MARKETS:

Greenhouse gas emissions traders refocus on state, regional programs

NEW YORK -- Carbon market enthusiasts have largely given up on the idea of federal legislation on greenhouse gas emissions. Instead, most are now looking to establish cap-and-trade in the United States gradually, through the spread of regional programs.

Experts see only grim prospects for future leadership on climate change coming from Washington after today's vote count is tallied. But they're all also optimistic that a move in California to end that state's emissions control program will fail.

That failure, combined with a fresh climate action campaign among environmental groups expected next year, is seen as potentially boosting prospects for forming more state-led initiatives like the Western Climate Initiative (WCI).

Though much glummer than in the past, attendees gathered for the annual Carbon Market Insights Americas conference, hosted by market monitor Point Carbon, seem relatively undeterred by the prospect of an election victory for Republican congressional candidates today.

Signs of pessimism among the carbon market crowd are in abundance. Attendance at this year's Point Carbon event is way down -- estimated to be at just more than 200, despite past events attracting between 600 to 700 people. And market insiders confirm that investors are pulling back from carbon market projects in general, though they haven't completely abandoned the field.

But pro-climate action efforts continue. Climate activists and many on Wall Street still think they can help make national carbon emissions trading become a reality, but more quietly, mainly through efforts directed at state capitols and via regulators like U.S. EPA and the Securities and Exchange Commission.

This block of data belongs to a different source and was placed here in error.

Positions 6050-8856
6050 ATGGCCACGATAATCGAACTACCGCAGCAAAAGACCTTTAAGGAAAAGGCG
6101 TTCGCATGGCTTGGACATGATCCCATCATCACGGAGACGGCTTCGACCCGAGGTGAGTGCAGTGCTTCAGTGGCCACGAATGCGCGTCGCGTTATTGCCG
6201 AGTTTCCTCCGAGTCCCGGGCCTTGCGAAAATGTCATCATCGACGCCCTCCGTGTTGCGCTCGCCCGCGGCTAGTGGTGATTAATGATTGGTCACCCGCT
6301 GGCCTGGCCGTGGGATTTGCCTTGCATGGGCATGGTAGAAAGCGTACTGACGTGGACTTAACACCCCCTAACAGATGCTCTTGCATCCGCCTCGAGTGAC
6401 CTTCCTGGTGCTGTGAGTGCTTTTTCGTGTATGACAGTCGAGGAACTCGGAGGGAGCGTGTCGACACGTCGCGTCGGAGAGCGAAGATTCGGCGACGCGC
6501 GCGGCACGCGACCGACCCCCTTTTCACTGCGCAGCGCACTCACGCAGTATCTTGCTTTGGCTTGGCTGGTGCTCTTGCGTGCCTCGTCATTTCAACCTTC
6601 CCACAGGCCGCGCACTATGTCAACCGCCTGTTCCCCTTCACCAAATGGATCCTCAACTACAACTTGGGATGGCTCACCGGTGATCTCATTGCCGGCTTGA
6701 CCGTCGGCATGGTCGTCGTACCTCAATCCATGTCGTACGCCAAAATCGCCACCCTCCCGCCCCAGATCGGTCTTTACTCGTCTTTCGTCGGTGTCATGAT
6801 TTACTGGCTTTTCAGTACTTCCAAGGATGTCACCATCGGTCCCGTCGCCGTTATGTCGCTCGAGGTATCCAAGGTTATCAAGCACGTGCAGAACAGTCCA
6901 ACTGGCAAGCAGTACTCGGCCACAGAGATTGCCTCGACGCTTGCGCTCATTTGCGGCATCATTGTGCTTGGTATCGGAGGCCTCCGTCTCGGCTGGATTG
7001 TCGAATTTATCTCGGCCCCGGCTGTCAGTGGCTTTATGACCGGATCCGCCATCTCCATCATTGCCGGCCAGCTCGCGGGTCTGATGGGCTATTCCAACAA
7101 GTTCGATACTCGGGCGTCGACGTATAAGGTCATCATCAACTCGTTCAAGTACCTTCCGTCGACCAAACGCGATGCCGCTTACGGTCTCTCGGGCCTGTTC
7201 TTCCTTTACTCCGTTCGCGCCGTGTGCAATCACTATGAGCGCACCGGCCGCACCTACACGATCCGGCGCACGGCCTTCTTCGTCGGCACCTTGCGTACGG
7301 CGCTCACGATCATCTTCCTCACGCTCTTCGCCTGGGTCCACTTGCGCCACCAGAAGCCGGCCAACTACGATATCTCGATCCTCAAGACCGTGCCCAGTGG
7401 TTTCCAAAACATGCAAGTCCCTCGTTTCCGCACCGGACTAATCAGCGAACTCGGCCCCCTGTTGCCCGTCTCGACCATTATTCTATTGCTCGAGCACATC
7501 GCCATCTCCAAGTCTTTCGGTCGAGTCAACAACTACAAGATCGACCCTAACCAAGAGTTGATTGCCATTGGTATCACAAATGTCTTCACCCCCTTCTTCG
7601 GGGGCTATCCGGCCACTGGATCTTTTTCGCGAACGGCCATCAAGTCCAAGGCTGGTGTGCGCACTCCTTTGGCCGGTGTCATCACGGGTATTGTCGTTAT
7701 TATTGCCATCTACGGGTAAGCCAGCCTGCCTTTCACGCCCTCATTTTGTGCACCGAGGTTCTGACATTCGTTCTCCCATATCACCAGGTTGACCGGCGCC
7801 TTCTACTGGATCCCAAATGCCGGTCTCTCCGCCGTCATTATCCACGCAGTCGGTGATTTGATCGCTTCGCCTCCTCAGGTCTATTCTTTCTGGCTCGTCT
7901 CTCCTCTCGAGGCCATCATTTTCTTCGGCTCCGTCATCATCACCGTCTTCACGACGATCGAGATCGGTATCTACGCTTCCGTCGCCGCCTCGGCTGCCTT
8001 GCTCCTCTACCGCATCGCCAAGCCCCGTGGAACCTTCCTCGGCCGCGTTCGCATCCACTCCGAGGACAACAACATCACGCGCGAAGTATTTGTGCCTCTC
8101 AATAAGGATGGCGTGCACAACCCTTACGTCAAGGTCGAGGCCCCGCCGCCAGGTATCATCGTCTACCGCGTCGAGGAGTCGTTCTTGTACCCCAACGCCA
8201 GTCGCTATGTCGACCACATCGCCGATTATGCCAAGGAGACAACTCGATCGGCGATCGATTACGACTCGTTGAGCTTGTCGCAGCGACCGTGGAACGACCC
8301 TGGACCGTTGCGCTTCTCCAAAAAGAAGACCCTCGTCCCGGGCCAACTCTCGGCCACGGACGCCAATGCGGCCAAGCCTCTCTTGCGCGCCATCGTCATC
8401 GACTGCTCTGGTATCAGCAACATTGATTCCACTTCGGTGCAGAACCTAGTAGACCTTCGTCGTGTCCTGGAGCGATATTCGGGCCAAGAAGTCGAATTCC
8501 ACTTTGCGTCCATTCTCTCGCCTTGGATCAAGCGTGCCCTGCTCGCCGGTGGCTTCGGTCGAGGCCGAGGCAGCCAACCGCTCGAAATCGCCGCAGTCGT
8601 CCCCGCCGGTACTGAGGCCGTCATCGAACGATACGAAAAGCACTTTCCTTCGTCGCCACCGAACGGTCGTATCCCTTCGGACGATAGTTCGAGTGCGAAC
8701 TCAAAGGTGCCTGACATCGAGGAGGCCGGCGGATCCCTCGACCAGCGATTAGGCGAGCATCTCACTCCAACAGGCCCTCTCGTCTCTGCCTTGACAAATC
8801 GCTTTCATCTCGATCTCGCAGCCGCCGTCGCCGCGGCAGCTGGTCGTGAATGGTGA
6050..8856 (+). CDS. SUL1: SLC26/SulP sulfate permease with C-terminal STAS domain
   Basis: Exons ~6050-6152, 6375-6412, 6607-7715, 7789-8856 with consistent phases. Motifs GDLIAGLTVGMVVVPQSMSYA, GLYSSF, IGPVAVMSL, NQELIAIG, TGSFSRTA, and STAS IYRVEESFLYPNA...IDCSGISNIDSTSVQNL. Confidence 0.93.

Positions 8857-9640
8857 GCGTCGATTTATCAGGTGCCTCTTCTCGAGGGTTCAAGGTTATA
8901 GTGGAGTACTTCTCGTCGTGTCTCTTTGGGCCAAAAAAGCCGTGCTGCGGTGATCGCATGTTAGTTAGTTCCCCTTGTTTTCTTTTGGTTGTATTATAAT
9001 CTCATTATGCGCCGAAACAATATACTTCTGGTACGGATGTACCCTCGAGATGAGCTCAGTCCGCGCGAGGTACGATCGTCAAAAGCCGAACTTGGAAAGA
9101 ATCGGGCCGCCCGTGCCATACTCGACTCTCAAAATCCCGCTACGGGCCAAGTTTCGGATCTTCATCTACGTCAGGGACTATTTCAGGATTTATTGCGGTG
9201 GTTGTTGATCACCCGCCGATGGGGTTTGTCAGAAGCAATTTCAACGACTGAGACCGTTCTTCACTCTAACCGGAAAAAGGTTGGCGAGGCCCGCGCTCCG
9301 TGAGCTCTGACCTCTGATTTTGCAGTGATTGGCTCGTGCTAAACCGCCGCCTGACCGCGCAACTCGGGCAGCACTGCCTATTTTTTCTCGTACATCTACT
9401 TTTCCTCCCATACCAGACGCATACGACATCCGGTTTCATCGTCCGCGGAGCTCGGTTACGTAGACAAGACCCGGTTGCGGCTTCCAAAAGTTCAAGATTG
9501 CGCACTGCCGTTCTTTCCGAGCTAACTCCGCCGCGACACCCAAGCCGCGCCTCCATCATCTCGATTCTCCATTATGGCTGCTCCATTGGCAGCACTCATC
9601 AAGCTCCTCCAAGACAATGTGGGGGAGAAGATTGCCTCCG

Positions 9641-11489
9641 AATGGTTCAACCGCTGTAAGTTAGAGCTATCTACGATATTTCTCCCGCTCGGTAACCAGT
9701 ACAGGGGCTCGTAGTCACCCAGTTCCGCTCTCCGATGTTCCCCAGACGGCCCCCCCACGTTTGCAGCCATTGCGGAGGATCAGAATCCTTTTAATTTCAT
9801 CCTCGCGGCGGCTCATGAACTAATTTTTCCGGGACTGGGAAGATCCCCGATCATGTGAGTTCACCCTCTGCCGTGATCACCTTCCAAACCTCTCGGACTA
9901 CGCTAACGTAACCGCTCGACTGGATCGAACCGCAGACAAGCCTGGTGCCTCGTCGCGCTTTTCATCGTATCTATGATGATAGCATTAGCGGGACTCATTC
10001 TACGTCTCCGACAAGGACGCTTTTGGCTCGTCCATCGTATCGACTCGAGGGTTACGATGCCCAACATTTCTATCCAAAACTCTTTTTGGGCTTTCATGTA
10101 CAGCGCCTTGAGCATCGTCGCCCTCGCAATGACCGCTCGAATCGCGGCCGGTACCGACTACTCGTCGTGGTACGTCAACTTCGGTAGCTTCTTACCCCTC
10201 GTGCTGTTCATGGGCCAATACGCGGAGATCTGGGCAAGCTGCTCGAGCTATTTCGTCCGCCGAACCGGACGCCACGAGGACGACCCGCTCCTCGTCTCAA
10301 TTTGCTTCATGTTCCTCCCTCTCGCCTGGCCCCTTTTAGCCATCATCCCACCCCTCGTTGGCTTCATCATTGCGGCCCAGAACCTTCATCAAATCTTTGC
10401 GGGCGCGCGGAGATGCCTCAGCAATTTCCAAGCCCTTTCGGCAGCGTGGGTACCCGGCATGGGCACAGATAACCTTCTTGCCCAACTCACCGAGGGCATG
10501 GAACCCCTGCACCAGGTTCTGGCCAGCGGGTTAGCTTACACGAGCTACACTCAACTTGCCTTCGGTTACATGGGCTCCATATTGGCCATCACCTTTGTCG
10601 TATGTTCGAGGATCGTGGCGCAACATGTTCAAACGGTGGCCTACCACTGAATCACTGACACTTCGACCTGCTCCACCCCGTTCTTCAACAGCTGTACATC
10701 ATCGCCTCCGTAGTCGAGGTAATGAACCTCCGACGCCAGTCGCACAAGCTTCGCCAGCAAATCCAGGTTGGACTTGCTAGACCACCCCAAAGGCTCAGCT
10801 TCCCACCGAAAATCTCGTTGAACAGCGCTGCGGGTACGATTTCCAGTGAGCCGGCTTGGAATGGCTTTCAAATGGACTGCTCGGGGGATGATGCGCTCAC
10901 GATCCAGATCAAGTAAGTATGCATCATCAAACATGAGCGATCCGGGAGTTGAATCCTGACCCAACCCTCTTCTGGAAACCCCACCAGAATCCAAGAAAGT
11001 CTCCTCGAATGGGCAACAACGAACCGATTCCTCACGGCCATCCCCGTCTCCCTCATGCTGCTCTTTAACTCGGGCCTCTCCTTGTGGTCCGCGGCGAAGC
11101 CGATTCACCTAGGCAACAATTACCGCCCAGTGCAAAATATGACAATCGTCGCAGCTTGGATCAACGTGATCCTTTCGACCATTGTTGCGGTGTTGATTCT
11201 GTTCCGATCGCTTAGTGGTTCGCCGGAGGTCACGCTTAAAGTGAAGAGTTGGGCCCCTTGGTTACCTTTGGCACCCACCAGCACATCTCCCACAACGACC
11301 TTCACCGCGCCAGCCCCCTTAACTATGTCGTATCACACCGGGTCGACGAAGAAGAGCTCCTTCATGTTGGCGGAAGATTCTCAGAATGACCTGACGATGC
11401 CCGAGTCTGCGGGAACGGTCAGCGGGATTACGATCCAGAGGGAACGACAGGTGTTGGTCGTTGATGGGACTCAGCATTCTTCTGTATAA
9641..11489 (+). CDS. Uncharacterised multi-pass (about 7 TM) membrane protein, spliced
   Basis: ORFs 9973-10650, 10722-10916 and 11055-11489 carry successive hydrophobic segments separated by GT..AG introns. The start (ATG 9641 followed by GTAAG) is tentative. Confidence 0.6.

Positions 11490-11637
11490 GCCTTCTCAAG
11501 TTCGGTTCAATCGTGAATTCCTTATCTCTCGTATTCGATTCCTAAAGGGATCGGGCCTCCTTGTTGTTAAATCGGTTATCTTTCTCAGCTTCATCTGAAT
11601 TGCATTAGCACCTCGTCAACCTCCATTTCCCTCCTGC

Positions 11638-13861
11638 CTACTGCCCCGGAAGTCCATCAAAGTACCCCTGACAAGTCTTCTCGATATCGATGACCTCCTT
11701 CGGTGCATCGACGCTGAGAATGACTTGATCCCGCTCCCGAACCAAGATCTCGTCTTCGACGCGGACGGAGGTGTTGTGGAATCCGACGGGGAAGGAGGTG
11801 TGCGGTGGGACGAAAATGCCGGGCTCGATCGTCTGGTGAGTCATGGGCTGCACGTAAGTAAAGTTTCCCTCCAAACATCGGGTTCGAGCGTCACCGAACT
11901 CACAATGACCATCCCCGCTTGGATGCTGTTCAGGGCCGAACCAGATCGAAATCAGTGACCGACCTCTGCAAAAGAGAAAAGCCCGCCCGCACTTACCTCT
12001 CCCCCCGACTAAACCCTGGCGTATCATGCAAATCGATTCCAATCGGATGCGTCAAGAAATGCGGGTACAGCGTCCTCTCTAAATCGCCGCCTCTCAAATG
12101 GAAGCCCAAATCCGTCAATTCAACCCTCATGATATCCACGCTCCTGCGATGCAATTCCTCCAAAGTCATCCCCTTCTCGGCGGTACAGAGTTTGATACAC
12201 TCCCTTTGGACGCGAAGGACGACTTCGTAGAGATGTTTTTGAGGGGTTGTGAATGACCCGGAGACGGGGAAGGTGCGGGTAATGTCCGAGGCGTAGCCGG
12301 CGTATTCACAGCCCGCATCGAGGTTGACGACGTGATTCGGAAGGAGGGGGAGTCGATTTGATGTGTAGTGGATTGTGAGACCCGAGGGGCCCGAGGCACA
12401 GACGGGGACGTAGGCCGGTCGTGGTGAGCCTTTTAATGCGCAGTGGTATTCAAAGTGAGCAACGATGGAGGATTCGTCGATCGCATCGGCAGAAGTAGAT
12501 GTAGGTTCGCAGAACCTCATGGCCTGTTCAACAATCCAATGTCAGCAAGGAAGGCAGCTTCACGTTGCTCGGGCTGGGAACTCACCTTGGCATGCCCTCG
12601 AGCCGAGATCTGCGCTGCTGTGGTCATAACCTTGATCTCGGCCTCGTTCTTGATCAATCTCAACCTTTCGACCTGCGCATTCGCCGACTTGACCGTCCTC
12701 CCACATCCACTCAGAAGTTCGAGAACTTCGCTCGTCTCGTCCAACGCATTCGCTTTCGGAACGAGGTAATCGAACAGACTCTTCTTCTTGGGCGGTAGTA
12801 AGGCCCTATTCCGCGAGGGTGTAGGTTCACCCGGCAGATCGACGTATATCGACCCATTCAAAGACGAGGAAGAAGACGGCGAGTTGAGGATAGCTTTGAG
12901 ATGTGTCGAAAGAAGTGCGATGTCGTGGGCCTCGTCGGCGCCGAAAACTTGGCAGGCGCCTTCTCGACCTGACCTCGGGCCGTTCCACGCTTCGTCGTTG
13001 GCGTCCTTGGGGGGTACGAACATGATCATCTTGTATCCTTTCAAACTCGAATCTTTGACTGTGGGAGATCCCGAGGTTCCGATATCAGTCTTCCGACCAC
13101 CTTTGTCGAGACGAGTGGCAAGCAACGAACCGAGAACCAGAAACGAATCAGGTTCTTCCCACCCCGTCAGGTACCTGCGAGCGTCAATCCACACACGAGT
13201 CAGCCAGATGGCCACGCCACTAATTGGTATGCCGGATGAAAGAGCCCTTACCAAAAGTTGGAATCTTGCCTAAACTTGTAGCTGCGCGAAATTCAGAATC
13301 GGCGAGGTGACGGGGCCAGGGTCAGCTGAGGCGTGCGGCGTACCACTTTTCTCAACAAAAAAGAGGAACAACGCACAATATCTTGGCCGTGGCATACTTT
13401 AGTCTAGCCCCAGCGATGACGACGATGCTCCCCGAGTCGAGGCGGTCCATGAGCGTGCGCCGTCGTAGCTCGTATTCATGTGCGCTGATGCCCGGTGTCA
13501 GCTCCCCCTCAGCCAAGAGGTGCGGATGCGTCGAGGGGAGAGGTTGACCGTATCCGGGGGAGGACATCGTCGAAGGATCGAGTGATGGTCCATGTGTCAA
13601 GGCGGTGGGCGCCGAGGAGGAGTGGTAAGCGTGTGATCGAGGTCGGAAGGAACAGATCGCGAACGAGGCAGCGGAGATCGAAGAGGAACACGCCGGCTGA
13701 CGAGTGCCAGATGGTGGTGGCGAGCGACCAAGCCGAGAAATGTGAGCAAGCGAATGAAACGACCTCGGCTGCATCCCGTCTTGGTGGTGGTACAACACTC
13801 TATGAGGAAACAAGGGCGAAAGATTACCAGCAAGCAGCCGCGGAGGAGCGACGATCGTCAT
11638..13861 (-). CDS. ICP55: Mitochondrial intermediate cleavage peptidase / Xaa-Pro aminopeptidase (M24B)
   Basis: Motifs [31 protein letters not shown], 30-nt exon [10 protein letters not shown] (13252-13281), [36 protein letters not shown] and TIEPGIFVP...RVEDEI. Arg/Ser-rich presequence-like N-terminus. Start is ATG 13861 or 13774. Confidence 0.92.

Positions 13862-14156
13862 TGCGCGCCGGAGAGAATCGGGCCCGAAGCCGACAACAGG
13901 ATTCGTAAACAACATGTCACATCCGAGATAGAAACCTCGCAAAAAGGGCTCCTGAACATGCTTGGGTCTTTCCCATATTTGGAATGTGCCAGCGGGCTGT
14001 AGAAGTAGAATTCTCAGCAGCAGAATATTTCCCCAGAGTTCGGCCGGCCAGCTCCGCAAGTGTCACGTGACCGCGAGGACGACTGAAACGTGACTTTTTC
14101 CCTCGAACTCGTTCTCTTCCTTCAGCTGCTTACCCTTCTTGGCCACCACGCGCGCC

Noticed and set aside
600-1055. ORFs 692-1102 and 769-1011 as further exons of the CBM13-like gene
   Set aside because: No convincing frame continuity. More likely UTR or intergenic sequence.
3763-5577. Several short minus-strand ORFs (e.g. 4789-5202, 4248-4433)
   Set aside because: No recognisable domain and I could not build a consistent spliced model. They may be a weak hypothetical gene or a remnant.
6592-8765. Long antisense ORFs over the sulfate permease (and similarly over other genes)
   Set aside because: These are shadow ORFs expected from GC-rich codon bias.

A market will grow, but outside the Beltway

"I can't say Washington has become unimportant or less important," said David Hunter, U.S. director for the International Emissions Trading Association in an interview. Nevertheless Hunter acknowledged that any movement on climate coming from the nation's capitol next year would be "difficult," and that the focus of efforts will likely shift away from the goal of establishing a large cap-and-trade program toward fleshing out EPA regulations and promoting state action instead.

IETA has no plans to scale down its presence in Washington as it seeks to help steer future EPA regulations and a hoped-for compromise between Democrats and Republicans on climate and energy issues. And though Hunter and others acknowledge that GOP control of the House of Representatives would effectively put an end to efforts to set up a European-style emissions trading program here, carbon market proponents are far from calling surrender.

Rather, they say they are more closely following California's Proposition 23 up for vote today that, if passed, would put that state's climate change initiatives on hold. The expected defeat of this anti-A.B. 32 drive will be the confirmation many say they need to move forward on a new strategy, what most are calling an "incremental" approach whereby success is achieved through cobbling together cap and trade through regional systems that would eventually cover most of the United States and Canada anyway.

This includes the existing Regional Greenhouse Gas Initiative (RGGI), the 10-state program that regulates emissions from large power generators and raises revenues by auctioning allowances. Also, experts say the survival of California's A.B. 32 would pave the way for the WCI, a RGGI-inspired system that would cover most of the U.S. West and the largest Canadian provinces if fully realized. These systems combined with a proposed Midwestern Greenhouse Gas Reduction Accord (MGGRA), could eventually put the majority of the U.S. population under some type of regime.

A permanently fragmented U.S. system?